A family history of George Southam tells the story this way: “They left England the 4th of December 1854 and were on the ocean sixteen weeks. The only ships those days were sailing vessels. The sailing vessel met a storm after leaving Liverpool in the Irish Channel until the Presiding Elder of the British Mission told them to fast and pray, which they did and from then on they had no trouble. They were from December until the 22nd of February getting from Liverpool to New Orleans.” After resting a few days they continued up the Mississippi River to St. Louis, Missouri.

George found work in St. Louis: “The first employment George Southam had was helping put up ice and he and his wife lived in a rooming house where his wife sewed for people who lived there and helped with the living expenses. He did various other jobs while living in St. Louis.” They had one son, Finas Henry, born 28 January 1856 in St. Louis, Missouri. He was named for a former sweetheart of Jane’s. Finas Henry died 21 October 1856.

Their time in St. Louis had its challenges: “George Southam had typhoid fever while they were in St. Louis. They lived on the upper story of the house. His wife Jane had to give up her sewing to care for him. Their finances were very low and one night they were wondering where they were going to get food for the next day—on arising the next morning they found a loaf of bread on the table. Before he was well, one Sunday morning a knock was heard on the door, on answering it they met a man with a basket of food. He said that the woman he worked for and who was also the woman that Jane had sewed for had sent him with the food and that she hoped that they would not be offended. They knew that the Lord had blessed them and answered their prayers.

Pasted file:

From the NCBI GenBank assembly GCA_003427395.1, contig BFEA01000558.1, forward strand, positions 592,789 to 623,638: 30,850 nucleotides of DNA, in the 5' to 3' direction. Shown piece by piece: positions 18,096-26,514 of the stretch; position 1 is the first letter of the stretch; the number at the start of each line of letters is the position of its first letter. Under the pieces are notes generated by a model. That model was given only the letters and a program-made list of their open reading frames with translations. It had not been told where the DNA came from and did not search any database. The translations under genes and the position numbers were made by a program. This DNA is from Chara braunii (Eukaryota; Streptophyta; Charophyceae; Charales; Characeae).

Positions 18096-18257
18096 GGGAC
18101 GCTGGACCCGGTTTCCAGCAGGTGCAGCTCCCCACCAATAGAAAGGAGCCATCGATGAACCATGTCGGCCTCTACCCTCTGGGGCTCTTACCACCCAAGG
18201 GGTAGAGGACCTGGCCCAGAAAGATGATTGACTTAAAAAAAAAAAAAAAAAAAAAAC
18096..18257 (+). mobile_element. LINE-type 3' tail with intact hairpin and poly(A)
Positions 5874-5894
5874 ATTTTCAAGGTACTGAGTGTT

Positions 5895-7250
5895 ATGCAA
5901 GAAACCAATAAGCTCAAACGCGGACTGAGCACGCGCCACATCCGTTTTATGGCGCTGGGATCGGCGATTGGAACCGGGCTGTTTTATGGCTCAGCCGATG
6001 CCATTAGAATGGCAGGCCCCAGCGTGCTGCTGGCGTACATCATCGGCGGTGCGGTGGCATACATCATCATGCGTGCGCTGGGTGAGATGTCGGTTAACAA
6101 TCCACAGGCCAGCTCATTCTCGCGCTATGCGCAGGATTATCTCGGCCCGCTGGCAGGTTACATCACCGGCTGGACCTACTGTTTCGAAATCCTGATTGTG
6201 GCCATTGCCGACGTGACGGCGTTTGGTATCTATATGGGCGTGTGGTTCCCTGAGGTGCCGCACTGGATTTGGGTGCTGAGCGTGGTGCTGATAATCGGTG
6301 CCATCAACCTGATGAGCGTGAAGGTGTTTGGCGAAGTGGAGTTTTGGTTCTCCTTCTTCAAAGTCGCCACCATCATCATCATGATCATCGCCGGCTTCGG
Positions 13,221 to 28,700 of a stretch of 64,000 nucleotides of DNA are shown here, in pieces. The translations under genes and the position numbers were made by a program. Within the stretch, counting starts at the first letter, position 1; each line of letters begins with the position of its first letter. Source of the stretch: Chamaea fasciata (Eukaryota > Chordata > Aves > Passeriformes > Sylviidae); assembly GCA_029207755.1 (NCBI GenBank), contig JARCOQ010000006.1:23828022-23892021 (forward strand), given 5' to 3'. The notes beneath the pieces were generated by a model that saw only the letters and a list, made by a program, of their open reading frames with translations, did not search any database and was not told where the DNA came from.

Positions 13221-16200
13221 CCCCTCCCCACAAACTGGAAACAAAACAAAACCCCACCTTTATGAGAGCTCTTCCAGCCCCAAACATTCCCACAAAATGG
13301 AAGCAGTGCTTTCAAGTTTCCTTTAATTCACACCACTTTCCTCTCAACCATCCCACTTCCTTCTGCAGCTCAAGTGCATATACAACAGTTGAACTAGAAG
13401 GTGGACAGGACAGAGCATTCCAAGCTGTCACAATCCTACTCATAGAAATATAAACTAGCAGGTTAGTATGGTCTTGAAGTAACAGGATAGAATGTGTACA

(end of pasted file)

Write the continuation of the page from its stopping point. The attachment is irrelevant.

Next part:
George and Jane worked and saved to find a way to travel to Utah: “They left St. Louis in the spring of 1861 and took passage on a boat from St. Louis to Nebraska. This they did on the advice of the authorities of the Church. Owing to the rush of so many families emigrating to Utah that same year they were told that they must wait their turn. Their turn came in the spring. However, while they were waiting for their turn to come around, George went to the river to fish, fishing and hunting being a hobby of his. As he sat on the river bank he chanced to hear the remarks of other fishermen who were near. They were talking about a Company who were outfitting to go to California. The next morning he walked six miles to this Company. He inquired if it would be possible to go along with them. This particular Company had horses instead of oxen, they also had some mules. The Company consisted of all men. When he arrived they were preparing their wagons. They asked him many questions as to what he could do. He assured them that when working for anyone he tried to do as he was told. He informed them that he had a wife and she wanted to go too. They said that this might make a difference. He promised them that she would not be a burden to them. He also told them that she could sew and mend their clothes. They walked a little way off and talked it over and when they returned they said that if they still wanted to go to be ready by morning and they would call for them. They came with two wheels of a wagon on which they put their belongings and started on their way to Zion. Grandfather Southam often told how he herded horses and mules nineteen nights in a row with only what rest he could get as they were moving along in the daytime. They were well equipped for a journey of that kind so did not endure the hardships that some of the Saints encountered. They were ahead of the Saints so had good feed for their animals. When they reached Utah he was offered $60 a month and board for he and his wife if they would go on to California with them. They reminded him of the advantages that a little money might give him and $60 was more than he had been used to, so he was undecided. He went to Bishop Layton for advice. The Bishop asked, "How long have you been coming this far, Brother Southam?" "Seven years," George replied. "Well, you should know the answer," said the Bishop, and so George Southam stayed in Utah and the Company moved on to California.